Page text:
Heritage Crafts

Coppersmithing (objects)

The making of objects from copper, including jewellery, sculpture, plates and cookware, dishes, tea and coffee pots, jugs, vases, crosses for churches etc (see the separate entry for coppersmithing stills).
Craft category
Historic area of significance
Area practiced currently
Origin in the UK
Bronze Age
Current No. of professionals (Main income)
1-5 (This is specifically those who are offering a full range of coppersmithing skills to make traditional copper objects)
Current No. of professionals (Side income)


Coppersmithing in the UK dates back to the Bronze Age, with the production of copper goods for functional and decorative purposes.

Ornamental copperware flourished in the UK during the Arts and Craft movement. Coppersmithing as a hand skill began to decline during the wars as men and metal went to munitions and never recovered as a handcraft. It began to decline further in the 1970s when those working in the sheet-metal trade took on much of the coppersmith’s work leaving a limited trade for coppersmiths (primarily making copper pipes for use in plumbing and aviation). More recently, the global rise in the popularity of whisky has created a demand for authentic copper distilling stills made by coppersmiths in Scotland, although this is on a more industrial level. Today, a new market is emerging for bespoke hand-made copper linings for church fonts.

There had been centres of ornamental work in both Keswick, Cumbria, and Newlyn, Cornwall, each with a distinct style and places to study the craft. The skills of the tinsmith applied to everyday copper ware.


The coppersmith draws on the skills of the blacksmith, silversmith, turner, spinner, sheet metal worker and tinsmith. Coppersmithing incorporates numerous techniques such as hand raising, brazing, hand blocking out, annealing, hand pierces, stone setting, panel beating etc. There are crossovers with techniques used by blacksmiths and jewellers.

Issues affecting the viability

  • Many of the traditional uses of copper (and brass and tinplate) have been replaced with plastics, or the technology has been superseded, making the trade redundant. For example copper (and copper-alloy) canteens have been replaced with plastic bottles, watering cans are now plastic, buckets are plastic, copper lanterns are now plastic torches etc. The everyday objects that were copper have gone from everyday life.
  • Copper bowls are still made in large numbers cheaply but using traditional methods in India, the Middle East and North Africa which means shops can carry large numbers of imported hand raised bowls at low cost which is almost impossible to compete with for UK based makers.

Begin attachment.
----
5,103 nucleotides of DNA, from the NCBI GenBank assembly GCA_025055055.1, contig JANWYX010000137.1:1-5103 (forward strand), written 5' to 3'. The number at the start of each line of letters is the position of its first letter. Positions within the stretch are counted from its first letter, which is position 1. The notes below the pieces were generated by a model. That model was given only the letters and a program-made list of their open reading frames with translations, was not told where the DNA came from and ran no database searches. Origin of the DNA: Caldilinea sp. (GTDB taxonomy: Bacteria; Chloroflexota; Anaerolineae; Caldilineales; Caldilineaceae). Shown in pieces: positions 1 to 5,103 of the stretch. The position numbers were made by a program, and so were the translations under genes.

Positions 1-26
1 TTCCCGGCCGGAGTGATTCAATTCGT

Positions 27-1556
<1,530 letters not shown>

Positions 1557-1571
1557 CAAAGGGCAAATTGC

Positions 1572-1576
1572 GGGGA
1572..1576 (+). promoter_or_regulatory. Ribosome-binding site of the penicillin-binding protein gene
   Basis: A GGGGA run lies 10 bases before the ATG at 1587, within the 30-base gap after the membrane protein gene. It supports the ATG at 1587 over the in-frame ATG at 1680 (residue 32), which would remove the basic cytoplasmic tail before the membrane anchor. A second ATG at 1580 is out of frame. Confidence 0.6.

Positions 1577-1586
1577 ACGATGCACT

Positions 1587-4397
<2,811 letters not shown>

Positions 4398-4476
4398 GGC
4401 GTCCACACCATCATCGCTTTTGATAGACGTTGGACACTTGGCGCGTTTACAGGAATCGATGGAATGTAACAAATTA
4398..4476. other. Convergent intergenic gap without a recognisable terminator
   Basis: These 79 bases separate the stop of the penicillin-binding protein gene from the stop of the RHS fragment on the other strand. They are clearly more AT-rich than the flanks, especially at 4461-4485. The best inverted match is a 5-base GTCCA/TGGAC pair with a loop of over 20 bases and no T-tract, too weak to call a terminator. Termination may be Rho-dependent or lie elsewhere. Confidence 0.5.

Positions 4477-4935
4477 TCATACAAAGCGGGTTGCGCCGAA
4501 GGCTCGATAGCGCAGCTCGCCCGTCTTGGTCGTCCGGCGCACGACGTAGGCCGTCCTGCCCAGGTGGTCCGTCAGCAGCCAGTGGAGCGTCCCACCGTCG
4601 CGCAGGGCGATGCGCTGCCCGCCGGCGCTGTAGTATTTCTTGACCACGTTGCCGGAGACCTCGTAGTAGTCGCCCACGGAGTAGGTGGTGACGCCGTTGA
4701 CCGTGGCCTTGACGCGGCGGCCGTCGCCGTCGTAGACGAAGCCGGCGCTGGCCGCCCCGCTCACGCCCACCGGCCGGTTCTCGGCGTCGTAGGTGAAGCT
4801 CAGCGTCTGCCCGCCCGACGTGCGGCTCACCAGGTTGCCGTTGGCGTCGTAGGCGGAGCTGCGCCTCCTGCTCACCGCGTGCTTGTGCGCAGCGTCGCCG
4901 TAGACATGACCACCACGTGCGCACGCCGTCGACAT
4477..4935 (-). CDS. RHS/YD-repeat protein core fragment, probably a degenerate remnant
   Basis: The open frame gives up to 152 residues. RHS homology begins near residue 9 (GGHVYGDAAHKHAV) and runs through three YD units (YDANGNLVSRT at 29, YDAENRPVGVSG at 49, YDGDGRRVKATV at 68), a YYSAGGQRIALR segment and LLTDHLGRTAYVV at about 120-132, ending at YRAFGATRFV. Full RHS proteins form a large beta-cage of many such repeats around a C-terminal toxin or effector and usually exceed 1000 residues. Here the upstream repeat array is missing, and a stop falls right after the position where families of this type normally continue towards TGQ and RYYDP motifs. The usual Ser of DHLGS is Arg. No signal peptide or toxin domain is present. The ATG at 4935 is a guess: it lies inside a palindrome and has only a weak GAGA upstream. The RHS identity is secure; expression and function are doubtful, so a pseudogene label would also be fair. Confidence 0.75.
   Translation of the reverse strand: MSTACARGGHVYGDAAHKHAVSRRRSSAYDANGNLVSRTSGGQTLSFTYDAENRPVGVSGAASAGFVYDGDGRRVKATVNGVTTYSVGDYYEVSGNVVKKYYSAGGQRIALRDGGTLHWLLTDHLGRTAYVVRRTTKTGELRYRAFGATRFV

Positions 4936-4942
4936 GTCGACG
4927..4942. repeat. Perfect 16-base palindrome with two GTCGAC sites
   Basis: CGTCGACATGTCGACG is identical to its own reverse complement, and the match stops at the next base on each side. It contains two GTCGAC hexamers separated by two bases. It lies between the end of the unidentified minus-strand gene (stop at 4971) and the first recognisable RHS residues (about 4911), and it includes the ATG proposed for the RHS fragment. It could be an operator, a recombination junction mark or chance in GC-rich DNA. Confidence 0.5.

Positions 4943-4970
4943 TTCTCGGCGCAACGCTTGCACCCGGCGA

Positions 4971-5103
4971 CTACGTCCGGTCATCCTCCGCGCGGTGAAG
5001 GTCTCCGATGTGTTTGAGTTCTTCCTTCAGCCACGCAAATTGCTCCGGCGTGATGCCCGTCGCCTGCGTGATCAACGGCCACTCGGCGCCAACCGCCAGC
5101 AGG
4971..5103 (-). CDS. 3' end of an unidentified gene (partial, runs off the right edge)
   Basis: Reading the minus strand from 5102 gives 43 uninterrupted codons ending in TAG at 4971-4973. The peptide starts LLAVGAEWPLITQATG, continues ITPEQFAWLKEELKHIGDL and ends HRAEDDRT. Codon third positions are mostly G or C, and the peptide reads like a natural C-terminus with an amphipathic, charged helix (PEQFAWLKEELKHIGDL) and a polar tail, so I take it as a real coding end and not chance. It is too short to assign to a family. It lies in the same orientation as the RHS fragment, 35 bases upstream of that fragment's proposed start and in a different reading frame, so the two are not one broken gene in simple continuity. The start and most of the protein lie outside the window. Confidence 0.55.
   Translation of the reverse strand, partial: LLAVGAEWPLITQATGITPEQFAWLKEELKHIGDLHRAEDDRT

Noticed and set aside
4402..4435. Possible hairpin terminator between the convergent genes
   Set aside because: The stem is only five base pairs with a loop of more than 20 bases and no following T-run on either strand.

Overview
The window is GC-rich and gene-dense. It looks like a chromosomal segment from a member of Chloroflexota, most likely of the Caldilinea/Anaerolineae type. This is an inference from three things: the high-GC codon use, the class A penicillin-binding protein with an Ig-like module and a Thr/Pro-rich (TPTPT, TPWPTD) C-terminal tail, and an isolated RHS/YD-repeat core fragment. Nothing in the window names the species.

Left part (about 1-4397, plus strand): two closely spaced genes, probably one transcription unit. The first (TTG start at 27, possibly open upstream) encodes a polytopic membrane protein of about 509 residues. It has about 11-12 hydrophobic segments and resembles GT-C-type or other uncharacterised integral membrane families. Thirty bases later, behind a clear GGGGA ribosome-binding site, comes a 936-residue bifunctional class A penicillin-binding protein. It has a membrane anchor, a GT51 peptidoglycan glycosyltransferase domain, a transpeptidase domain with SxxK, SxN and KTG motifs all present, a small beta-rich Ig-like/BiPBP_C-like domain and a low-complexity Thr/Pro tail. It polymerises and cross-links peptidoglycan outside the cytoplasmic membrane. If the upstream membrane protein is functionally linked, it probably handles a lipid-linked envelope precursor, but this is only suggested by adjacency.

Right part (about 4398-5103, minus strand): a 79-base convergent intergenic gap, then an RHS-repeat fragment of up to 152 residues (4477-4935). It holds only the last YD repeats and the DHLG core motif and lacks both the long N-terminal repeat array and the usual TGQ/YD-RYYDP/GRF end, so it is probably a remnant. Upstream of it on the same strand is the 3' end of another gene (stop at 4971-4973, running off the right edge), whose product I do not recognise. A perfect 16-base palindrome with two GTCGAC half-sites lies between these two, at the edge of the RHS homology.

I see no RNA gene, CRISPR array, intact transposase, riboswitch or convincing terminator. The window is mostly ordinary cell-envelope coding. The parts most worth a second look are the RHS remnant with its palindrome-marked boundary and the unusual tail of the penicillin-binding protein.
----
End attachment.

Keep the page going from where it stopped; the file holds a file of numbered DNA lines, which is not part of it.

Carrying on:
• As the manufacture of copper utensils moved from hand beating (or machine battery) to deep drawing in presses or to just copper plating steel utensils, it has meant that new entrants to the craft have had to work out how it had been done and tools were needed.
  • Market issues: The market is underdeveloped and people are hesitant to go into a career and craft that has a limited market. The market is developing but it does need someone or a collection of agencies to develop these markets.
  • Market issues: Time spent looking for markets (which do exist) takes time away from making.
  • Shortage of craftspeople: There is a lack of craftspeople, trainees and apprentices within coppersmithing. There are fewer than 12 people working with copper, and their skill level is not necessarily known.
  • Training issues: There is a desperate need to take on apprentices/trainees but there is a lack of funding to do so.
  • Perceived value of the craft: Makers will start working in copper and switch to silver because they realise they can charge higher prices because people are prepared to pay more for a higher value material (but not prepared to pay for the skills).

Support organisations

Craftspeople currently known

  • Siân Evans
  • John Wills, Copper Elf – describes himself as a ‘brazier’ making replicas of historic cookware
  • Scott Robbie, Scotland
  • Robert Fuller, Essex – seventh generation metal worker and cousin of John Fuller, author of The Art of Coppersmithing (1894)
  • Alan Jordan, William Sugg & Co. Ltd – makes heritage lighting

The UK’s pre-eminent coppersmith Sam Fanaroff BEM died in February 2019.

Businesses employing two or more makers:

Other information

The Coppers Works Newlyn has been providing a free weekly class to local children for more than twelve years. The Copper Works is deeply committed to ensuring the future of the craft and establish a sustainable infrastructure to become a long term home for the craft of the coppersmith in the UK.


  • Berryman, Hazel, (1986) Arts and Crafts in Newlyn
  • Bennett, Daryl, and Pill, Colin, Arts and Crafts Copper Work in Newlyn
National Lottery Heritage Fund
Swire Charitable Trust
The Royal Mint
Pilgrim Trust
Maxwell/Hanrahan Foundation
William Grant Foundation

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